- American Physical Society Sites
- Meetings & Events
- Policy & Advocacy
- Careers In Physics
- About APS
- Become a Member
Research funding is down by 2% at the Office of Science, up by 2% at NSF in President Bush's proposed budget. Released February 2, the budget for fiscal year 2005 includes a $521 billion deficit and increases for national defense and homeland security spending. As a result, science programs across the federal government are feeling the squeeze. The DOE Office of Science receives a 2% cut, physical science research at the National Science Foundation goes up by roughly 2%, and basic research at the Department of Defense falls 5%. Over the next few months, Congress will begin crafting appropriations bills using the President's budget as a starting point.
Log on to the APS Web site (http://www.aps.org/policy) and write to Congress stating there needs to be a strong investment in science.
Congress is considering whether to construct a Modern Pit Facility capable of manufacturing plutonium pits for nuclear weapons at an estimated cost of $2 to $4 billion. An APS panel assessed the need for a MPF. They concluded that there is insufficient technical reason for the Federal Government to select a site or commit to a Modern Pit Facility design at this time. Please check the POPA web page for postings at http://www.aps.org/policy .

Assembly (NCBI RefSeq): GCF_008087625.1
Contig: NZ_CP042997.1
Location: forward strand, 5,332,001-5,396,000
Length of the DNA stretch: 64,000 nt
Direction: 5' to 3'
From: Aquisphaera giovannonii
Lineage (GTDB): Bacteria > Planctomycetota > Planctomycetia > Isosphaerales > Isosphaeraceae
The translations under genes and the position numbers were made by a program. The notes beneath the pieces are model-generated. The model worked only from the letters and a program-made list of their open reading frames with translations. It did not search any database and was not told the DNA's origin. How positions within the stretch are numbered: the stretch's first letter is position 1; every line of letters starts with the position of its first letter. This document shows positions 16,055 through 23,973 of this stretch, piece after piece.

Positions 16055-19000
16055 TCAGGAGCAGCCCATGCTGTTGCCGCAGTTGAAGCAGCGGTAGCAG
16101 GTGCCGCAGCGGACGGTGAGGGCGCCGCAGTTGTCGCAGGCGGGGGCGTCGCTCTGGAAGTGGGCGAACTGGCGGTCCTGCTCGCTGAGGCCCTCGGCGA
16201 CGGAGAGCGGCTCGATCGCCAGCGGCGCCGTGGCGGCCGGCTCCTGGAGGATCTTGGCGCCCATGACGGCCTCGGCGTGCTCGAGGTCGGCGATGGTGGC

President Bush has proposed a $1.2 billion Hydrogen Initiative that has a goal of developing a hydrogen-fueled car and supporting infrastructure by the year 2020. An APS panel assessed the initiative and concluded that there needs to be more emphasis on solving fundamental science problems. Would you like to read more? The full report is on our web site at http://www.aps.org/policy.
On the issue of creationism, Georgia has reversed the recommendation to omit the word evolution from school science classes. The word is back in the science curriculum.
If this is an issue in your state, alert our office at firstname.lastname@example.org or (202) 662-8700.
The President's budget would move the peer reviewed Math and Science Partnerships program at the National Science Foundation to the Department of Education, which currently funds another partnerships program that distributes funds to each state. APS has joined a group of societies to oppose this change. Our letter to Congress is available on the APS Web site (http://www.aps.org/policy).